How block associations work to make NYC a city of neighbors

By Alanna Schubach  | September 12, 2016 - 12:59PM

We New Yorkers are not necessarily known for our neighborliness—according to New York magazine, we’d rather “endure an electric shock” than run into the strangers who share our apartment buildings and blocks. But our supposed aloofness doesn’t hold up when you consider the prevalence of block associations throughout the city—this list, from Manhattan’s Community Board 2, shows that there are dozens downtown alone. The sheer number of these groups of residents who live on the same street or within the same neighborhood reveal that we may be more friendly and civic-minded than we suspect.

Block associations are groups of residents who decide to collaborate to strengthen a block or area; they often form around a particular issue or set of issues--for example, an unscrupulous landlord or a green space that needs improved maintenance. Across NYC, locals have formed them to beautify neighborhoods, advocate for better crime prevention, and partner with other community groups. In Canarsie, for instance, area block and tenant associations united to form Canarsie Strong in the wake of Hurricane Sandy to help the neighborhood rebuild; today, the group hosts meetings to address ongoing revitalization and sustainability. But most important, says Arif Ullah, director of programs for the Citizens Committee for New York City, are the benefits of befriending one’s neighbors. “It’s about building greater resilience on the block, because people know each other better,” Ullah says.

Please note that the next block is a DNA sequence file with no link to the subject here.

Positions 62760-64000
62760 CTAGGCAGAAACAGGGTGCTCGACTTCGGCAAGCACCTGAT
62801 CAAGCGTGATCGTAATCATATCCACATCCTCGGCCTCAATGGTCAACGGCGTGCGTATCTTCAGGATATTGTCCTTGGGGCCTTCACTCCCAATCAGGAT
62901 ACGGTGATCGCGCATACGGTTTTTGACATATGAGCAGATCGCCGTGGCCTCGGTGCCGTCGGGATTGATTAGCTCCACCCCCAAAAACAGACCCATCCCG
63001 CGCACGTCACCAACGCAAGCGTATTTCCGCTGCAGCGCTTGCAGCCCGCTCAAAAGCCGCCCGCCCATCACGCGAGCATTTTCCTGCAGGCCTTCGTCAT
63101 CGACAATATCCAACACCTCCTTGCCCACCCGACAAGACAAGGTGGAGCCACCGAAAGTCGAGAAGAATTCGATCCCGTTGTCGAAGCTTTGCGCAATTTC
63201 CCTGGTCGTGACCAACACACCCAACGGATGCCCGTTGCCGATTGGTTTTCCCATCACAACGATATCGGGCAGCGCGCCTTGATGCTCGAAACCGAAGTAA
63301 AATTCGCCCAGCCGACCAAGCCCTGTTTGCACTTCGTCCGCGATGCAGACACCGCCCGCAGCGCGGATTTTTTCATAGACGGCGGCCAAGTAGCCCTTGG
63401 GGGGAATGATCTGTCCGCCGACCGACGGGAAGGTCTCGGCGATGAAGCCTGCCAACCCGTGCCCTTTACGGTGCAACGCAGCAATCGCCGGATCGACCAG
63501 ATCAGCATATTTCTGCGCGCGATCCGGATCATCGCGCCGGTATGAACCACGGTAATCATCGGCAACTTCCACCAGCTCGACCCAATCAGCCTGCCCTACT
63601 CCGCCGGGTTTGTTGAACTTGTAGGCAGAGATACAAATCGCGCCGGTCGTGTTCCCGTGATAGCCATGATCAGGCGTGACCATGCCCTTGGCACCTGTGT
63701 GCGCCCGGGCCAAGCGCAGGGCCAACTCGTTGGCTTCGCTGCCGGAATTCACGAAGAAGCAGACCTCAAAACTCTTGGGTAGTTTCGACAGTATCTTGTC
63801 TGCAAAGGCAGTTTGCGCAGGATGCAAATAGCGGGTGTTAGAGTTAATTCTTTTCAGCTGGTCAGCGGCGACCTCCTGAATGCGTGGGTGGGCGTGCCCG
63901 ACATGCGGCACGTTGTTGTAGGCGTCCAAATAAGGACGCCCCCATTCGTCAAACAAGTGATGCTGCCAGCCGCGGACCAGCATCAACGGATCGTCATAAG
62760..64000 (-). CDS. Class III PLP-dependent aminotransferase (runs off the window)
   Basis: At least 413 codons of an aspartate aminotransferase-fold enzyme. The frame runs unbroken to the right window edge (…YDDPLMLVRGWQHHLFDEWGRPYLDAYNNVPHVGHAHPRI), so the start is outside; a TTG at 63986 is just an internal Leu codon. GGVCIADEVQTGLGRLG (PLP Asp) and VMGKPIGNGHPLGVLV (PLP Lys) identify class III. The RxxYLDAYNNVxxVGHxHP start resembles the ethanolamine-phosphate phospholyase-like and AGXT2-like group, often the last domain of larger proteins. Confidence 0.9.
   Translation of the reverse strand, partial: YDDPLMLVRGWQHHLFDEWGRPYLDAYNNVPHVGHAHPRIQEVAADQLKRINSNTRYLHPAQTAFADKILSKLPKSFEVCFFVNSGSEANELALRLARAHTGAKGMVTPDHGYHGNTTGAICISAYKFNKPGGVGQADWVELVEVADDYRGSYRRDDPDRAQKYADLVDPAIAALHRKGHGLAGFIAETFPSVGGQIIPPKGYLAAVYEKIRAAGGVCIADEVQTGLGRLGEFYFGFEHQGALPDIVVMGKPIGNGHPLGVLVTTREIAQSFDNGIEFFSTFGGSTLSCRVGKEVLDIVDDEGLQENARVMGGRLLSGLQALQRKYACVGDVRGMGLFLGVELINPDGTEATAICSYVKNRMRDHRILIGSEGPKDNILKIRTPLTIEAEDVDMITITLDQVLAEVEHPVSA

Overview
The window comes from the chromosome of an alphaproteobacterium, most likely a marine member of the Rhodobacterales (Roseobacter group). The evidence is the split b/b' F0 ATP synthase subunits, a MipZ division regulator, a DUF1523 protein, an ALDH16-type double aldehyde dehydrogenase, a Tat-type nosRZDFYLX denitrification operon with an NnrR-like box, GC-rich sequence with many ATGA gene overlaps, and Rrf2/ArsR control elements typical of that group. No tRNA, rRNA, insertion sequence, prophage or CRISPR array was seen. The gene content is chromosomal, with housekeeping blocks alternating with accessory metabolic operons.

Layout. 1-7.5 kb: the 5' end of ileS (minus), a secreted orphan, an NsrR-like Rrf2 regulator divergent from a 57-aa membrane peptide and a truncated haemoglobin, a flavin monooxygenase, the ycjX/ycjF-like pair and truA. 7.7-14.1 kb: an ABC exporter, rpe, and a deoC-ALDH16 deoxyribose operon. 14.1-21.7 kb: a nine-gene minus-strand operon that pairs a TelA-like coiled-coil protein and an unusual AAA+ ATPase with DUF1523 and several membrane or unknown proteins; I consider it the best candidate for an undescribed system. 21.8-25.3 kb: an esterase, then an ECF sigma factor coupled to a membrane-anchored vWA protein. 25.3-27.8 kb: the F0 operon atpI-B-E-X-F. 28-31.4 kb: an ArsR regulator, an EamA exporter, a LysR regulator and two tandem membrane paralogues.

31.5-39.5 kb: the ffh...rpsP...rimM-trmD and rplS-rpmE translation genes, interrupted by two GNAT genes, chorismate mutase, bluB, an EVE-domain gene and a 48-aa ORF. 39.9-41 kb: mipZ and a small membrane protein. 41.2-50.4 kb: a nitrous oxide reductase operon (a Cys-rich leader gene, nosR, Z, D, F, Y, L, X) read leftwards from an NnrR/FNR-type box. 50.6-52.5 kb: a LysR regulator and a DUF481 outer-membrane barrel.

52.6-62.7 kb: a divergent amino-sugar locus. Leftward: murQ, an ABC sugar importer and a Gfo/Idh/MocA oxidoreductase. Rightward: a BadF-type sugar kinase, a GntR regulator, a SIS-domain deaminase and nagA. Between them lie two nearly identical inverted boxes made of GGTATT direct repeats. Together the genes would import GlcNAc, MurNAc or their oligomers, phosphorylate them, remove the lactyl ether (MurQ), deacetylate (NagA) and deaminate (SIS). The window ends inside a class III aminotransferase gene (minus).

Marie Laport, community outreach coordinator with the Bridge Street Development Corporation, agrees that a major advantage of forming a block association is strength in numbers. “We get an opportunity to talk about wanting to be stronger, and what that actually means and looks like in the world,” she says.

New Yorkers who are interested in starting a block association—provided that there isn’t already one they can join, which they can find out by contacting their community board—shouldn’t feel daunted by the process, says Ullah. “You just need to get together with a few people on your block and do outreach to residents, gauge their interest, and once you have a few people, declare yourself a block association and take it from there,” he explains.

The Citizens Committee provides an in-depth guide to the process that lays out tips for defining the issues that affect your block, building a group of motivated neighbors, and holding meetings. And the Bridge Street site outlines how your association can then make things official by adopting bylaws and presenting them to your community board and precinct’s community affairs unit.

When it comes to organizing a block association, there's no one-size-fits-all proposition. “Take into consideration whether you want an anarchist-type flat structure versus a board of directors,” Ullah says. “Think about whether you’ll have elections and how they’ll be held. Come up with the structures that work for your group.” Some, for instance, might opt to select a Board of Directors to oversee the association's work, and seek 501(c)3 status so that they can fundraise; others keep things more casual and choose not to have any leadership and follow a purely egalitarian process when it comes to decision-making. The requirements to join an association are generally simple; the Murray Hill Neighborhood Association, for instance, invites all locals and business to become members by paying annual dues. The rights conferred by membership vary based on how the association's governance is structured.